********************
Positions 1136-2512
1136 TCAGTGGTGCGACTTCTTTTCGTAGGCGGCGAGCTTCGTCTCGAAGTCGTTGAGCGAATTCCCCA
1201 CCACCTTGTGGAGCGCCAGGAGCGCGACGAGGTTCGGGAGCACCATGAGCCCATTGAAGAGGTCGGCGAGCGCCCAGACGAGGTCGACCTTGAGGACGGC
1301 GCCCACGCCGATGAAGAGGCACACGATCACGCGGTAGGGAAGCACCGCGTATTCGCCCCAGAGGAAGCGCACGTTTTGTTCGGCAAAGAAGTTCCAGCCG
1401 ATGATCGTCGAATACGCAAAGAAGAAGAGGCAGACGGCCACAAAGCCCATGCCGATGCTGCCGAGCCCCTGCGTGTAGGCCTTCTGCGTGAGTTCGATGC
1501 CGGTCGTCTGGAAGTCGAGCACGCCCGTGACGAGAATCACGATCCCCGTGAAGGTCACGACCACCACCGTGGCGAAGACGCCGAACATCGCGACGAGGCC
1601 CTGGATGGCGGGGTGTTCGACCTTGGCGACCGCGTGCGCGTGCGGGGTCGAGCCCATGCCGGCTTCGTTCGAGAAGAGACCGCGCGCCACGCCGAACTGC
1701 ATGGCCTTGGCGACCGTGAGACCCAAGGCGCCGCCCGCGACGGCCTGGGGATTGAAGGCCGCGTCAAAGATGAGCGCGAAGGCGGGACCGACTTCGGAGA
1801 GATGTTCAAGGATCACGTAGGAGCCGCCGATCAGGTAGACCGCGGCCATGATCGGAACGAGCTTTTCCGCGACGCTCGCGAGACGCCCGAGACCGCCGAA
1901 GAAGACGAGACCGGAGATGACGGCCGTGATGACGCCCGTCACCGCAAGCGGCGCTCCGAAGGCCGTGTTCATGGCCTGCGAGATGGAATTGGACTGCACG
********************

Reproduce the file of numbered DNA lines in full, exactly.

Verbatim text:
Positions 1136-2512
1136 TCAGTGGTGCGACTTCTTTTCGTAGGCGGCGAGCTTCGTCTCGAAGTCGTTGAGCGAATTCCCCA
1201 CCACCTTGTGGAGCGCCAGGAGCGCGACGAGGTTCGGGAGCACCATGAGCCCATTGAAGAGGTCGGCGAGCGCCCAGACGAGGTCGACCTTGAGGACGGC
1301 GCCCACGCCGATGAAGAGGCACACGATCACGCGGTAGGGAAGCACCGCGTATTCGCCCCAGAGGAAGCGCACGTTTTGTTCGGCAAAGAAGTTCCAGCCG
1401 ATGATCGTCGAATACGCAAAGAAGAAGAGGCAGACGGCCACAAAGCCCATGCCGATGCTGCCGAGCCCCTGCGTGTAGGCCTTCTGCGTGAGTTCGATGC
1501 CGGTCGTCTGGAAGTCGAGCACGCCCGTGACGAGAATCACGATCCCCGTGAAGGTCACGACCACCACCGTGGCGAAGACGCCGAACATCGCGACGAGGCC
1601 CTGGATGGCGGGGTGTTCGACCTTGGCGACCGCGTGCGCGTGCGGGGTCGAGCCCATGCCGGCTTCGTTCGAGAAGAGACCGCGCGCCACGCCGAACTGC
1701 ATGGCCTTGGCGACCGTGAGACCCAAGGCGCCGCCCGCGACGGCCTGGGGATTGAAGGCCGCGTCAAAGATGAGCGCGAAGGCGGGACCGACTTCGGAGA
1801 GATGTTCAAGGATCACGTAGGAGCCGCCGATCAGGTAGACCGCGGCCATGATCGGAACGAGCTTTTCCGCGACGCTCGCGAGACGCCCGAGACCGCCGAA
1901 GAAGACGAGACCGGAGATGACGGCCGTGATGACGCCCGTCACCGCAAGCGGCGCTCCGAAGGCCGTGTTCATGGCCTGCGAGATGGAATTGGACTGCACG